Yoga myths and reality | Misconceptions about yoga

For anyone practicing yoga as a beginner, these are common misconceptions. But it’s important to understand yoga myths and reality along with the misconceptions before stepping on your yoga mat.

Yoga myths and reality | Misconceptions about yoga

When I ask my friends to practice yoga with me, the standard response is either an enthusiastic “yes” or a “no way.” To the dissenters I’ll ask, “why not?” To which they’ll say any variation of the following:

  • “It hurts.”
  • “It’s uncomfortable.”
  • “I’m no good at yoga.”
  • “I’m not flexible enough.”
Yoga myths and reality, misconceptions about yoga

Let’s take a look at each idea one by one:

It hurts

Yoga should never hurt. Ever.

If you are in a pose and experience pain, you should back out of the pose immediately. Pain is your body saying, “you’ve gone too far.” And going too far will do nothing but harm.

It’s remarkably easy to stretch or pull a muscle, and feeling pain is the first sign that something isn’t right. By harming your body, you’ll not only suffer, but you’ll slow your any progress made during your practice.

It’s uncomfortable

I admit, sometimes yoga is uncomfortable. But here is where the misconception comes in: feeling uncomfortable is actually good thing, not a bad thing. In order to allow change to occur in your body, you have to feel some level of discomfort. Don’t fight this discomfort – embrace it. It’s a necessary thing to improving your asana practice.

Be cautious, however. There is a fine line between discomfort and pain. Hold a pose and allow discomfort, but as soon as you feel pain – back out of the pose slightly.

I’m no good at yoga.” or “I’m not flexible enough

If you’ve ever found yourself thinking this, ask yourself: “what does it really mean?” In order to answer that question, you must first define what it means to be “good at yoga” or  “flexible enough.”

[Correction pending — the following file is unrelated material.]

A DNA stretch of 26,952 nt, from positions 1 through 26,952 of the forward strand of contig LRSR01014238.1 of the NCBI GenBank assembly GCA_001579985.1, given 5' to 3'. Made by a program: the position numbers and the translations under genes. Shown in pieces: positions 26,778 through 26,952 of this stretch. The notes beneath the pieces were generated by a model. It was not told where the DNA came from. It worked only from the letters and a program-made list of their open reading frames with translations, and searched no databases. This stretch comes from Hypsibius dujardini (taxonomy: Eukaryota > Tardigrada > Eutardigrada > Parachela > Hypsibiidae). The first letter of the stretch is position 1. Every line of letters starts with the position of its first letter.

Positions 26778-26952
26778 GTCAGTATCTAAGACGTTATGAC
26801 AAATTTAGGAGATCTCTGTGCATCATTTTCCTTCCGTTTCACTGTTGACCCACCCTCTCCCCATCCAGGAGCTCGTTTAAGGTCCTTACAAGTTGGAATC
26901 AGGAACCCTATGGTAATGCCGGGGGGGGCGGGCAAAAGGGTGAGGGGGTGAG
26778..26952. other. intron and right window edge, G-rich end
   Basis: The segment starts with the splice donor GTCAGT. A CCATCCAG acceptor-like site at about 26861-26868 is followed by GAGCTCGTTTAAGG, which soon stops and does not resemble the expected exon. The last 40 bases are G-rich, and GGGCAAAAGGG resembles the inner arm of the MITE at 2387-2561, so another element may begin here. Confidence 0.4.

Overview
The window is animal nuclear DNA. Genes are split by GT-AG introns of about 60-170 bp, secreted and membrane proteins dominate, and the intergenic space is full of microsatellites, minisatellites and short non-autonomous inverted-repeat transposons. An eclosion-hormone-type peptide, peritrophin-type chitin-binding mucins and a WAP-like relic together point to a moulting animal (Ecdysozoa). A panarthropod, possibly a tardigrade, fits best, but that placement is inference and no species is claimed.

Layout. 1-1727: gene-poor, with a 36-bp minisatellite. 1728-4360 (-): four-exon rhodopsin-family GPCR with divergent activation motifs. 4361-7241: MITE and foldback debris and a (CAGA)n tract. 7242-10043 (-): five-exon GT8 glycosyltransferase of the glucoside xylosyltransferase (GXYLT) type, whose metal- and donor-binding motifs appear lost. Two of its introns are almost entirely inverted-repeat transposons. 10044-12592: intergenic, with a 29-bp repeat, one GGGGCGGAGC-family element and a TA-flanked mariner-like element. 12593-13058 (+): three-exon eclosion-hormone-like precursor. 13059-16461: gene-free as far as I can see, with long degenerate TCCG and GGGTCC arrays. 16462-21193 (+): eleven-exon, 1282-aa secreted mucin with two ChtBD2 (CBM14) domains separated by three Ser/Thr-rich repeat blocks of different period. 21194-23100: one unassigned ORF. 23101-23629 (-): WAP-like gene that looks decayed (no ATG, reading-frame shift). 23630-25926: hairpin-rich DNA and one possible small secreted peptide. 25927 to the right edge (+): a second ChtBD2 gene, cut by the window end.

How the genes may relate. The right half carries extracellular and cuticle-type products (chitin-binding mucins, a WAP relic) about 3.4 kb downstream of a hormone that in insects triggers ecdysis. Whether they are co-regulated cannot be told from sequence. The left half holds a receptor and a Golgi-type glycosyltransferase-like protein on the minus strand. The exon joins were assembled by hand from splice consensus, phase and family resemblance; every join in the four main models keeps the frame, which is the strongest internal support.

But this is actually impossible to define. There will always be someone “better” or “more flexible” than even the most well-respected yogi in the world.

Try this little experiment to better understand what I mean: first, think of the most flexible person you know. This person could be a famous gymnast, a famous yoga teacher, or that girl in yoga class.

Do you have someone in mind? Now, I’m assuming you picked this person because you believe they are “flexible.” Specifically, they are flexible when compared to you. For example, you would not have picked someone less flexible than you are.

Now what if I told you this person you picked is not actually “flexible.”  Would you believe me?

Now remember that person you thought was so flexible a moment ago? Do you think they are flexible now that you’ve seen the amazing flexibility displayed in the video above? Probably not.

The point here is that by playing the comparison game you only set yourself up to lose. And the point of yoga is not to lose, the point of yoga is to win by growing spiritually, mentally, and physically – wherever your start point may be.
As to the physical practice of yoga – or the asanas – the goal is not to attain the full pose. Instead, the goal is to enjoy each pose in whatever way you can practice it today.

Take this scenario: let’s say you are only flexible enough to touch your knees. Now let’s say your neighbor is flexible enough to touch her toes.

Now imagine you both practice yoga asanas every day and push yourself far enough to feel a bit of discomfort, but not far enough to feel pain.

Who is practicing the physical aspect of yoga better?

The answer is both of you are practicing equally well. Why?

Because it doesn’t matter where you start, but how you practice.

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